Addressing mental health amid school threats

Another day of threats at schools across Acadiana on Friday.

in Lafayette, Paul Breaux Middle School student now faces terrorist charges. Police said the student told the school resources officer that two students were seen on campus with their rifles on Friday morning — but the officers said the information was wrong and created another crisis. The school received full clearance after being inspected by the Lafayette Police Department and the sheriff’s office.

In Iberia Parish, the Everything was made clear at Anderson Middle School After the campus was evacuated due to a bomb threat that same day. This threat was posted on social media.

However, many parents across Acadiana have told KATC that the effects of these multiple threats go beyond the class bell, changing the tone of dinner conversations.

“I’m scared, I’m just scared,” 8-year-old Kaisin Joseph told KATC when asked how he felt about going to school amid threats.

Others told KATC that times are changing – parents specifically said they are losing sight of where to turn.

“My grandson is worried about this, it’s affecting them,” said Marjorie Monroe, a grandmother to two students from Lafayette High School and the aunt of one. “They don’t really know how to deal with that either, and they don’t really know what’s happening to them.”

In New Iberia, Donald Trahan said he once had doubts about where to send his children to school.

“I am happy that my children are being educated at home at this point,” he said.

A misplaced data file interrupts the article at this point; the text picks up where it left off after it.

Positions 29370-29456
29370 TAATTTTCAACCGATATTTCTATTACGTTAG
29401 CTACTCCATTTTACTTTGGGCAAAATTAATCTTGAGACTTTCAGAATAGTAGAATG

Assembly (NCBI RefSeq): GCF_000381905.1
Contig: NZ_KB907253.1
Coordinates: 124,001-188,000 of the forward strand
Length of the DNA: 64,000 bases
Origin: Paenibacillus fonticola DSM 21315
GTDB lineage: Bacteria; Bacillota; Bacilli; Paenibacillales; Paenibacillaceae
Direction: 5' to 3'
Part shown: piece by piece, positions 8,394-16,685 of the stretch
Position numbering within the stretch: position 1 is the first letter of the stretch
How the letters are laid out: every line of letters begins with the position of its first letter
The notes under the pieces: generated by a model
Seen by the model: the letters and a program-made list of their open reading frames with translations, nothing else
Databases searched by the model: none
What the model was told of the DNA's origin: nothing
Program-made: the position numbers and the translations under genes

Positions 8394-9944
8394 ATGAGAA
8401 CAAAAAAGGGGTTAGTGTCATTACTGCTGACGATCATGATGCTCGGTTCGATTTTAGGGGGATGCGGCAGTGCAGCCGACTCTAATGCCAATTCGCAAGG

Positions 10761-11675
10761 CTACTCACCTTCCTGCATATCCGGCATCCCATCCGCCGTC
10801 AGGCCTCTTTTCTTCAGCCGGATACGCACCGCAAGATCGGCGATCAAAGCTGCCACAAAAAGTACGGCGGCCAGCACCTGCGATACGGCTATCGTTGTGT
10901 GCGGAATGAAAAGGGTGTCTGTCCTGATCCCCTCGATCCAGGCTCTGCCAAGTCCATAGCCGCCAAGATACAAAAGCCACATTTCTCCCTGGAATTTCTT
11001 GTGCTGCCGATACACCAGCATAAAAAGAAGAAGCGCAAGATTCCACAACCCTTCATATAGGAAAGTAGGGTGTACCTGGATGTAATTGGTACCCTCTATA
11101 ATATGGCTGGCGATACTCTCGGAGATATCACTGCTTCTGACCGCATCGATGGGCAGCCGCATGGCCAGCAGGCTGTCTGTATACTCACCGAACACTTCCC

Then there is David Wells. A father of a middle and high school student in New Iberia said that parents at KATC can only do their best to understand their children during these unprecedented times.

“You really have to sit back and pay attention to what your child is telling you,” Wells said. “And try to read their feelings to her before you can give them an answer to what’s going on.

Licensed professional counselor, Michelle Hernandez, tells us this is absolutely true. However, when it comes to these threats, she said at the end of the day, it’s about brain development.

“We can’t think long-term about the consequences at these young ages,” said Hernandez, who also has a son at Lafayette High School. “And that’s why when we’re at this age, we don’t make good decisions and do stupid things because we think we’re invincible. People talk about indomitable teens thinking nothing can happen to them when it’s possible.”

So what is a parent – or student, supposed to do, in that regard?

Hernandez told KATC that although it may sound cliched, prioritizing self-care and vigilance, journaling, and connecting with a friend are good ways for anyone. For children specifically, it helps to contact a guidance counselor or adult that you trust. She noted that it is easy to feel anxious or depressed in times like these – but that parents should also strive to have open relationships with their children, so they can better recognize the symptoms of these disorders.

“If you notice that they are more irritable or protective, which many teens actually act this way because of the changes they are going through, but if you notice that it is getting worse, that is something to watch,” Hernandez said. “Also, if they stop participating in the activities they used to enjoy previously, that’s a red flag.”

Hernandez also mentioned that while it may not always be available to all families, scheduling a treatment appointment with a licensed professional can help.

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